About the only difference between last night’s Republican debate and a WWE match is that you generally know the winner of the WWE match in advance. The GOP has descended to such depths that simple political civility–like not calling your opponent (in the same party) a liar–has been replaced with eye-gouging and below-the-belt blows, as well as an audience that eggs on the attacks. For entertainment, it can’t be beat.
For the Republican party, it’s a disaster.
At this point, the actual issues seem beside the point. The only thing that changes is how extreme the candidates can get. Immigration, ISIS, and of course, with the death of Antonin Scalia, the Supreme Court. The last was a key theme throughout the debate, and the one with the greatest importance for LGBT issues.
Thankfully, we have Marco Rubio, the Senator from Android, to highlight just how important. At the end of the debate, Rubio made a remarkable promise for his presidency: “We are going to be a country that says a marriage is between one man and one woman.”
The promise was not just a sop to the evangelicals whose vote Rubio needs to win to recover from his disastrous New Hampshire meltdown. It’s a signal of the kind of message that Republicans will carry into the general election to highlight just why they need to win the White House: to control the Supreme Court.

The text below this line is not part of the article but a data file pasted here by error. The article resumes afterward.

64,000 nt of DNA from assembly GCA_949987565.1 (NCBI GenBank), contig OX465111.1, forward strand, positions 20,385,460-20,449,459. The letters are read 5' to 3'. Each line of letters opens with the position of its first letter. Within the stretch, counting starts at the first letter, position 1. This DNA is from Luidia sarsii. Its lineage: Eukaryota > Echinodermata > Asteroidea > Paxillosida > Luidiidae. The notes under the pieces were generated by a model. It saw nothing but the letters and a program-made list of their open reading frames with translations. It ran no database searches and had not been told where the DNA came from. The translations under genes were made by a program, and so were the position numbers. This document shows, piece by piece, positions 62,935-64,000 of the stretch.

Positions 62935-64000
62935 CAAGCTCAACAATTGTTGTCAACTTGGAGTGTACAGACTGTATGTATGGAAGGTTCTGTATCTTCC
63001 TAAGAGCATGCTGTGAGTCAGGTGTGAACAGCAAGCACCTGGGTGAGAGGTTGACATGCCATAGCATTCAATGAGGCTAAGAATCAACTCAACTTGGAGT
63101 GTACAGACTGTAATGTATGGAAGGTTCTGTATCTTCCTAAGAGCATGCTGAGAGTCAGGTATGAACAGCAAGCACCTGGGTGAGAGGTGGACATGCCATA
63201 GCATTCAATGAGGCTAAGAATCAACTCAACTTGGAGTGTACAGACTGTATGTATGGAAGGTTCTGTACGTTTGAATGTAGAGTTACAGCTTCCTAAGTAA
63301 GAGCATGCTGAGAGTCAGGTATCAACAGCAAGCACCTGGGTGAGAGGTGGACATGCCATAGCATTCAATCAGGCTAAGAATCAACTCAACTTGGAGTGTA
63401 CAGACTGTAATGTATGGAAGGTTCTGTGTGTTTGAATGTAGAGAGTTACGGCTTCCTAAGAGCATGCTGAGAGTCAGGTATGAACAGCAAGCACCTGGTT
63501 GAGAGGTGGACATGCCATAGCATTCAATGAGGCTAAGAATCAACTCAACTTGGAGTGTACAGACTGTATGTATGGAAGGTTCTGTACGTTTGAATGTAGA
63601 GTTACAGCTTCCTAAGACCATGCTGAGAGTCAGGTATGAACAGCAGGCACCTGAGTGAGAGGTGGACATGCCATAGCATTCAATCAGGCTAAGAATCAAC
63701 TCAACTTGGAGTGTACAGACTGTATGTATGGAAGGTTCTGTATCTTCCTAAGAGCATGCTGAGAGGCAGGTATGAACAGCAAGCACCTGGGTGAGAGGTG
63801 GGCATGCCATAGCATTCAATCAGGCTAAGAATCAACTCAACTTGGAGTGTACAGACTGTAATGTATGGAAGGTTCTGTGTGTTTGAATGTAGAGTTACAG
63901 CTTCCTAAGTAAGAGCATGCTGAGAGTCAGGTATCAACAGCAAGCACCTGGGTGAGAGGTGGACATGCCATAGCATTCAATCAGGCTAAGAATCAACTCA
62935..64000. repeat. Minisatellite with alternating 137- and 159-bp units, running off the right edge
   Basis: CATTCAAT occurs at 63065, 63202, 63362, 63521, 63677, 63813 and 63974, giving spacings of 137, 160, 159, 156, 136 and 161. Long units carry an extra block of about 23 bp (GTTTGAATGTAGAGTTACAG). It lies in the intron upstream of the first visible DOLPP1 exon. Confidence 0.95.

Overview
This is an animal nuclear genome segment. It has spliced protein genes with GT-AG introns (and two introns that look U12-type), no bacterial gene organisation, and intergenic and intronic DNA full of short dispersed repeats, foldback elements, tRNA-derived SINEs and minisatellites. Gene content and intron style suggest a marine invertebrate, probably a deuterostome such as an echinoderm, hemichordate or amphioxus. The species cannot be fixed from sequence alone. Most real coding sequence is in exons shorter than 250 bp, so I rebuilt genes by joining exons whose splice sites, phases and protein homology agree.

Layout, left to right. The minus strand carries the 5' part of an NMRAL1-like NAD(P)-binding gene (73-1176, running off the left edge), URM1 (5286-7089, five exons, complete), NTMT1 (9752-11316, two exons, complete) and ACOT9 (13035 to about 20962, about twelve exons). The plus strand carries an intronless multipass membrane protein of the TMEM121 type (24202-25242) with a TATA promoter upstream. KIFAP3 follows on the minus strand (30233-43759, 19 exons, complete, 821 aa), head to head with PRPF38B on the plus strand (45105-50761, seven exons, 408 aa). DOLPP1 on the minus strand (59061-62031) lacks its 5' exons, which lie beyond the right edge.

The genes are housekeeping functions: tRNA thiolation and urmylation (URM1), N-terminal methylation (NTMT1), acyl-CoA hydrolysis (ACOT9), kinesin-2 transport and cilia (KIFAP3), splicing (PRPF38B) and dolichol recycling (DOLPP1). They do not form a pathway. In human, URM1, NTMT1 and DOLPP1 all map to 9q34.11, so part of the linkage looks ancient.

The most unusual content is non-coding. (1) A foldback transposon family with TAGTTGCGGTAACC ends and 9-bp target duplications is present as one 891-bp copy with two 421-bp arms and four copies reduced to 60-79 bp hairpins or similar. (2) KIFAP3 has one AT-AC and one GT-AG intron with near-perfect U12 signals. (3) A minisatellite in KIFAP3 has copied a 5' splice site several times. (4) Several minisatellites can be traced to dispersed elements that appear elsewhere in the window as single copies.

The death of Scalia underscores the stakes in the presidential race. Ted Cruz made that crystal clear when he said, “We are one justice away from a Supreme Court that would undermine religious liberty for millions of Americans.”
The nihilist Republican leadership in the Senate wouldn’t approve John Jay if Obama nominated him because it would mean the end of the conservative stranglehold on the Supreme Court.
Thanks to Anthony Kennedy, LGBT issues are one of the few areas where the court hasn’t hewed to the originalist line that Scalia laid out. If conservatives are ever to reverse those gains–and don’t think they don’t want to try–they need to make sure that Scalia’s replacement is a disciple of his philosophy and, just as importantly, that any future liberal retiree finds a similar successor.
This line of argument could be the one that benefits Ted Cruz and Rubio at the expense of Donald Trump. Both Senators have taken blood oaths to ensure that the Court remains as conservative as ever. Cruz has an especially strong case to make, having been a clerk on the Supreme Court. Trump, of course, is famously spontaneous, which makes his judgment more open to question.
How South Carolina voters will react when they go to the polls on Feb. 20 is anyone’s guess. Trump is leading the polls, but Jeb Bush gave a credible impression of an actual candidate during the debate, attacking Trump for defaming his brother. (It helped that the audience was packed with his supporters.) But no matter the outcome, South Carolina will hardly be the end of the party’s wrestling match.
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